From a sustainability point of view, one of the most promising developments has been the uptake of liquid petroleum gas (LPG), another product that Camel Fuels has been busy accommodating recently. “The biggest thing we have seen around environmentally friendly use of energy is the increase of LPG within the SADC region,” notes Costello. “With the price of electricity putting pressure on the consumer, not just in South Africa but the whole SADC region, we are seeing more people move from traditional forms of energy to LPG for things like cooking, hot water and heating. This is encouraging because it is safer, cleaner and more environmentally friendly too. “In anticipation of the continued increase in consumption, we have formed strategic relationships with international traders of LPG as well as storage facility owners and operators to be prepared for large-scale imports in Southern Africa.”
The Importance of People
Even though Camel Fuels employs a lean workforce, Costello acknowledges just how crucial people are to the organisation. “We are firmly committed to developing our people,” he notes. “We streamline the business to develop internal employees and give them the skills to trade.” When it comes to recruiting new personnel, Camel Fuels will be operating in accordance with its B-BBEE accreditation. Thankfully, this empowerment initiative corresponds with Camel Fuels’ own principals according to Costello.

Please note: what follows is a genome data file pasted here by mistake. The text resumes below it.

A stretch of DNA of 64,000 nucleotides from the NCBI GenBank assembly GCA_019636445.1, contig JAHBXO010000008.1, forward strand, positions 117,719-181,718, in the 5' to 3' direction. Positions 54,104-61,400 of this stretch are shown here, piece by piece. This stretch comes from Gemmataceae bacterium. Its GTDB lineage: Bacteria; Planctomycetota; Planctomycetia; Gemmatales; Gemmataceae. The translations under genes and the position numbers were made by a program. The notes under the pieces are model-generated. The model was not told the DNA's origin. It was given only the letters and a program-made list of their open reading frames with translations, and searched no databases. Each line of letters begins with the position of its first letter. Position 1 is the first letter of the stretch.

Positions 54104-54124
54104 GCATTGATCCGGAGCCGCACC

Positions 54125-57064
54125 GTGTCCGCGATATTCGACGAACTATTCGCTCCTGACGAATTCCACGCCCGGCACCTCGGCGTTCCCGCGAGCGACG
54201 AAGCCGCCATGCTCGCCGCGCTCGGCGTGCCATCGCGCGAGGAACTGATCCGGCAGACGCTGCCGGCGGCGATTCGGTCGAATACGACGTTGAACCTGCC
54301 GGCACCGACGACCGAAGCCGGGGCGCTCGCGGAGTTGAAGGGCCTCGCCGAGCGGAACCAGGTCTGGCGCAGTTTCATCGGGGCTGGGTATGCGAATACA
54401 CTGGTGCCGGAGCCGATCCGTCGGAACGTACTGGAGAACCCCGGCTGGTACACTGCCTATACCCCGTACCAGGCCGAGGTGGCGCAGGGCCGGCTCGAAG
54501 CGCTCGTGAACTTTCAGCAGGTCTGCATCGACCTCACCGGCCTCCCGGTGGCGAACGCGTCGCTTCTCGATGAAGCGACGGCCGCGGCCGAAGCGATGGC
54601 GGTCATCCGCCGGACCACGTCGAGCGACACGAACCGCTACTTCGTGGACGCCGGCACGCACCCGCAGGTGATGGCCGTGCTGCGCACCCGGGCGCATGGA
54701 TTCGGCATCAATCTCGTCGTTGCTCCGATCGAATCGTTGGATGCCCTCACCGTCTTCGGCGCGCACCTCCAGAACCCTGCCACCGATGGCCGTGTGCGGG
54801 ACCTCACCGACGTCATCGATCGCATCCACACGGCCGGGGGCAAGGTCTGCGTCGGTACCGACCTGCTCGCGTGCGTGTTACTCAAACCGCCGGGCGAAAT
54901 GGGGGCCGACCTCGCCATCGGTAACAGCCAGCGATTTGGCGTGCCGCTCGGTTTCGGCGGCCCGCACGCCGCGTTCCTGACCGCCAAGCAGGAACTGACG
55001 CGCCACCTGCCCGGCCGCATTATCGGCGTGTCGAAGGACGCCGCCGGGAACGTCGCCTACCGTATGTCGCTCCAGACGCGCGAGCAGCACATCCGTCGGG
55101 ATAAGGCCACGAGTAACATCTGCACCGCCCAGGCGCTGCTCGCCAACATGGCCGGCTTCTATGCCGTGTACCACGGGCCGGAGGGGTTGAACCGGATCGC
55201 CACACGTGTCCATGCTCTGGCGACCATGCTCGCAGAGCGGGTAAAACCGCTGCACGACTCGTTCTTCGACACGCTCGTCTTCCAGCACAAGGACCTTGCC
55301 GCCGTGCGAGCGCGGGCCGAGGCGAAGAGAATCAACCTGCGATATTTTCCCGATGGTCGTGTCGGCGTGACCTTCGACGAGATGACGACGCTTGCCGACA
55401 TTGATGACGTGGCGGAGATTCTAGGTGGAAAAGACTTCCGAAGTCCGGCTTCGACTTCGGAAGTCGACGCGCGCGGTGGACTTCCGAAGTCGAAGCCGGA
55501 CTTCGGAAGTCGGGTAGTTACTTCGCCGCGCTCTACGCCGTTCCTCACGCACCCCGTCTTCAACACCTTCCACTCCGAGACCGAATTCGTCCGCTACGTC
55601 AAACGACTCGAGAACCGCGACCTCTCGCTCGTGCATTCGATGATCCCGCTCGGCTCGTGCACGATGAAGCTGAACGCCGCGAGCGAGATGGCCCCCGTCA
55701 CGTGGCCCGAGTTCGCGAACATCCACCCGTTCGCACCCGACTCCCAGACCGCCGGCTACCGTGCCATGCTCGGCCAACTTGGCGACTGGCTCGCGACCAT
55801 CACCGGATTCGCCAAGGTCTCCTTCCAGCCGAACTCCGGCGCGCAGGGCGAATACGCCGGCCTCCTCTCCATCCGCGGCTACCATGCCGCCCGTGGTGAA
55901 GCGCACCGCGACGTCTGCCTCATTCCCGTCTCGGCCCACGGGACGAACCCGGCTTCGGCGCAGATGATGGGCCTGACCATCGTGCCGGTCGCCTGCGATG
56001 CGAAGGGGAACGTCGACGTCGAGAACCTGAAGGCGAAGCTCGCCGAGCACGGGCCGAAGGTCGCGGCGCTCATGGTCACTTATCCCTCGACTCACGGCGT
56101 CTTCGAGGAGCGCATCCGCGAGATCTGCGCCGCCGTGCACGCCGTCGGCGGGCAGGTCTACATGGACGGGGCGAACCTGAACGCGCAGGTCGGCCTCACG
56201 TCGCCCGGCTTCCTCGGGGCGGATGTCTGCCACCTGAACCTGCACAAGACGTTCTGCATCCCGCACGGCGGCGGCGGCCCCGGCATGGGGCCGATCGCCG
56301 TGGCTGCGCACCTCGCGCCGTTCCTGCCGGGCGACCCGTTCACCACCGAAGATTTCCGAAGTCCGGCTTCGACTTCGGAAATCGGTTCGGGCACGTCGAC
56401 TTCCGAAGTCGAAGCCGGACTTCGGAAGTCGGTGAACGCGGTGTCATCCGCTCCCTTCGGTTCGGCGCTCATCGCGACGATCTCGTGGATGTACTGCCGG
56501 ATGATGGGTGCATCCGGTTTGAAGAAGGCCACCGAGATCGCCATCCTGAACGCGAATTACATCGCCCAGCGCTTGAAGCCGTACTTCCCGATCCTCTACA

He explains: “We are looking to develop middle-level traders as well as other positions in logistics and clearing. All of these candidates will be black females, which is in line with the newly published B-BBEE codes of good practice. “We are very committed to B-BBEE, which is bridging a gap between the formerly disadvantaged to meaningfully participate in our economy. As a company, we are completely aligned with these principals. When we bring people in, we empower and develop them as much as we can.”
The Year Ahead
Following on from a busy 2013, Costello is confident of another successful year for Camel Fuels thanks to numerous projects and activities on the horizon. “For us, 2014 is going to be an exciting year,” he says. “We have a number of new clients we will start supplying in East Africa, along the wholesale route as well as direct to mines and independent power producers, which is very exciting for us.” Although Camel Fuels has traditionally focused its attention on oil and gas trading, the company is continuing to expand its physical product portfolio, which will be made possible by new storage facilities. “We are focused on petroleum storage in South Africa, with projects starting in the first quarter of this year and coming to fruition at the end of 2015,” Costello asserts. “We will then have our own storage capabilities to bring goods directly into this market and have an impact on the SA fuel landscape.
Looking beyond 2014, Camel Fuels’ long-term targets remain the same. “In five years time, I think we will see a very strong and robust importer and trader of petroleum products as well as speciality solvents. I think we will achieve our goal as a leading African brand and also reach the level where we are respected on a global stage,” Costello concludes.